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Problem Statement -

Problem Statement

The task is to find the minimum number of swaps required in the given arrangement of cartons to get the desired arrangement of cartons. Only adjacent cartons can be swapped.

I have tried an ad hoc approach, but it proved inefficient towards the upper limit of the data range. Here it is for reference -

Traversing through the given arrangement of cartons
 if position of carton>than the desired position
  swap back
  go to previous iteration

What would be a pragmatic approach to the problem?

Test Data Range - N<=105

Source - INOI 2009 Q Paper

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in other words you want to find the most efficient bubblesort... –  ratchet freak Dec 25 '12 at 23:54
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Reason for down-voting? @ratchetfreak I find bubblesort per se inefficient. I am trying to find an algorithm that can handle such large data-sets in an efficient way. –  7Aces Dec 26 '12 at 5:29
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@ratchet freak: I am not sure this is bubble sort: in bubble sort you repeatedly scan an array and perform the swaps during each scan. Here you want to find a minimal sequence of swaps that produces a solution. Seems like a problem that can be solved using streams and lazy evaluation. –  Giorgio Dec 26 '12 at 10:26
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@7Aces: I also do not understand the down vote and the votes to close. The question is very clear (and IMHO, interesting too): find an algorithm that computes an optimal solution. Upvoting and voting to keep open. –  Giorgio Dec 26 '12 at 10:28
    
Here is the solution - stackoverflow.com/questions/7797540/… –  Petar Minchev Dec 26 '12 at 10:34
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1 Answer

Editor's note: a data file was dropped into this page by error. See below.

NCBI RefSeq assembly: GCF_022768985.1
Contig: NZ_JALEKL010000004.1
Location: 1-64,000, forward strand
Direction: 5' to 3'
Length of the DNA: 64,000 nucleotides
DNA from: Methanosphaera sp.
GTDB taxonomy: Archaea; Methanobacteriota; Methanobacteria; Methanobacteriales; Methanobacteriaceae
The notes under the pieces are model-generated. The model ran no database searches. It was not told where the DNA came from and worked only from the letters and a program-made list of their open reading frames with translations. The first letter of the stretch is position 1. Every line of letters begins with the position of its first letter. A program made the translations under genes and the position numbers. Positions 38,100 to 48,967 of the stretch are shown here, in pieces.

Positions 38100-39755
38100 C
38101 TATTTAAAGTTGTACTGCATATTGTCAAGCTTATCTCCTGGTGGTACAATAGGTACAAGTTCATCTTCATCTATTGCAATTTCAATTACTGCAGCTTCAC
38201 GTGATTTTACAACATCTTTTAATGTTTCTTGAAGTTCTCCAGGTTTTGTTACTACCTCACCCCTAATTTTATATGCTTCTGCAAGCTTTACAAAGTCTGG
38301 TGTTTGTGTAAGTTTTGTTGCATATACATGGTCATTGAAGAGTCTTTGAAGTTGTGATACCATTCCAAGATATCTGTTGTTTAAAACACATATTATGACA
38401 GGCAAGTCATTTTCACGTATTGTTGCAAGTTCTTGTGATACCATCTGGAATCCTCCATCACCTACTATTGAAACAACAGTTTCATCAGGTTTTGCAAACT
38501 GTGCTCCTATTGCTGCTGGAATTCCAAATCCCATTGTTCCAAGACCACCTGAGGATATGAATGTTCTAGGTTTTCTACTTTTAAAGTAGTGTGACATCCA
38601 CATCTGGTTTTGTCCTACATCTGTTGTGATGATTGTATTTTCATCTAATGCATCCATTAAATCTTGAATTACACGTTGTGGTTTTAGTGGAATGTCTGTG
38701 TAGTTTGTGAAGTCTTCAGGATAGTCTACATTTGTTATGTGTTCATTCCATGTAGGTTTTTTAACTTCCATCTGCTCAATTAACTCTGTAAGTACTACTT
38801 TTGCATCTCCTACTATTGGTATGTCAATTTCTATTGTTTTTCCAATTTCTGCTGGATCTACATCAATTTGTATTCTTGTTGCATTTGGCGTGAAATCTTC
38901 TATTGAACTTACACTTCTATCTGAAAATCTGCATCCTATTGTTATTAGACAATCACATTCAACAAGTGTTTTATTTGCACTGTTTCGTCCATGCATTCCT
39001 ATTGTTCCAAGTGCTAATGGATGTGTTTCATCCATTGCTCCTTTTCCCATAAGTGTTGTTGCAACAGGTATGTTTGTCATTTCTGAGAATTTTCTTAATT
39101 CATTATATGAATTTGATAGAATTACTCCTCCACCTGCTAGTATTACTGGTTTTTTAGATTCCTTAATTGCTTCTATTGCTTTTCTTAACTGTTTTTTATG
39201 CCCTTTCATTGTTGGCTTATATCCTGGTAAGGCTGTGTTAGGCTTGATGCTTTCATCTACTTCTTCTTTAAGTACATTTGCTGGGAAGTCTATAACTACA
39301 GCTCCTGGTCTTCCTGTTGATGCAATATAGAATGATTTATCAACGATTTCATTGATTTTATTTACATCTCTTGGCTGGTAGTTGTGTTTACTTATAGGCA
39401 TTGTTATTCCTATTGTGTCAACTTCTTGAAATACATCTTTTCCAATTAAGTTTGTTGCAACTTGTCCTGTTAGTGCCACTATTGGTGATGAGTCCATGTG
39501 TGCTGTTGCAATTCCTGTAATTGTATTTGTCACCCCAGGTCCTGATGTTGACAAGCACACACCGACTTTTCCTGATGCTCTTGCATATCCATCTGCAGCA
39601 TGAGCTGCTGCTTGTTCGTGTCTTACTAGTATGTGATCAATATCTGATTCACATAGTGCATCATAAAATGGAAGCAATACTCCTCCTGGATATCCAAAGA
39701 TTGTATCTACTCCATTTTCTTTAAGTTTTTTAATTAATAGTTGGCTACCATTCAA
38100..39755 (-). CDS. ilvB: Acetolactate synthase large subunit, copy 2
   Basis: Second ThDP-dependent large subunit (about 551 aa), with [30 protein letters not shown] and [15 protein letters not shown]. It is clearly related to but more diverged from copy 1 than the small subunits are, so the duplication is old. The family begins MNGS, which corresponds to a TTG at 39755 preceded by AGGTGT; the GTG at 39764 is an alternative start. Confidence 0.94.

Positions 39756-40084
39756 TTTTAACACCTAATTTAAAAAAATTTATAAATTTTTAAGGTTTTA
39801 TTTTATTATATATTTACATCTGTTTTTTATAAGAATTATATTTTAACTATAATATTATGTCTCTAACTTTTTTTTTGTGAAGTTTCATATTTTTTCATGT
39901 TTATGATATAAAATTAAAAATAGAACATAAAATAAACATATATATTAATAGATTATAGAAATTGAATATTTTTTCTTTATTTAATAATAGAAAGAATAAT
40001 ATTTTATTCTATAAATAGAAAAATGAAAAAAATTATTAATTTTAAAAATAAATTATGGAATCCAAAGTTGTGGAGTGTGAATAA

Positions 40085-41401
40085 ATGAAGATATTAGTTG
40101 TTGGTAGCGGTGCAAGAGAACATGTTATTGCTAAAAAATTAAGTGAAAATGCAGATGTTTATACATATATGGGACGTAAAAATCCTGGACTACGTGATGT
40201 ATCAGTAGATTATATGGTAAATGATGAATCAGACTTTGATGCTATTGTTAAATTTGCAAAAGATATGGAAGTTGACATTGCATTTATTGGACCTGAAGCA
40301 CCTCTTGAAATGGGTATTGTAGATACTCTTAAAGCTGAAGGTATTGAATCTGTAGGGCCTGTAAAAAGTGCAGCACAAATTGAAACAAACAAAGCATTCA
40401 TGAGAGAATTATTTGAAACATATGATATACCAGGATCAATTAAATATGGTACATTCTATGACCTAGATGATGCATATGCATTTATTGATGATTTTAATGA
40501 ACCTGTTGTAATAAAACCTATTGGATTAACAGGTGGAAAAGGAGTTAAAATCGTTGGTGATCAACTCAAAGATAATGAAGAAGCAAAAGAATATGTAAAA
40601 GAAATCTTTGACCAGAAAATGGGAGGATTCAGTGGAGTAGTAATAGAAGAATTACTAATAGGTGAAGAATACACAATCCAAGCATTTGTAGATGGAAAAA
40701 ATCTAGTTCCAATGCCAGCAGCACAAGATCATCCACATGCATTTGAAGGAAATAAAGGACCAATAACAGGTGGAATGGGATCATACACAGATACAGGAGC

with only adjacent swaps you are limited to a O(n^2) sorting algorithm, (with worst case being a reverse sorted set)

and since you only have to limit yourself to least amount of swaps you can compare everything as much as you like

one way to guarantee the least amount of swaps is to only swap 2 cartons when they are in reverse order

both bubble sort and insertion sort will do this

the way to compute this minimum is to find the desired location of each carton (with any sorting algo) and take the sum of the amount each carton is shifted and divide by 2

in psuedo code

sort arr
sum=0
foreach c in arr
   sum+= abs(oldIndexOf(c)-indexOf(c))
return sum/2
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An algorithm with a O(n^2) time complexity is just not efficient enough to solve the data ranges in the time limit. The most efficient algorithm for this possesses O(n log n) time, see - stackoverflow.com/questions/7797540/…. The algorithm provided resorts to O(n^2) complexity as it finds oldindex(c) with every iteration. –  7Aces Dec 26 '12 at 15:30
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@7Aces, oldindex(c) is an O(1) operation if you store it in a hash table. –  Karl Bielefeldt Dec 26 '12 at 16:13
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@KarlBielefeldt Thanks for the tip! Still, incorrect algorithm. Gives incorrect output for the test case - O={1,2,3,4,5,6} R={6,5,4,3,2,1}. Output - 9 (Should be 15) –  7Aces Dec 26 '12 at 19:30
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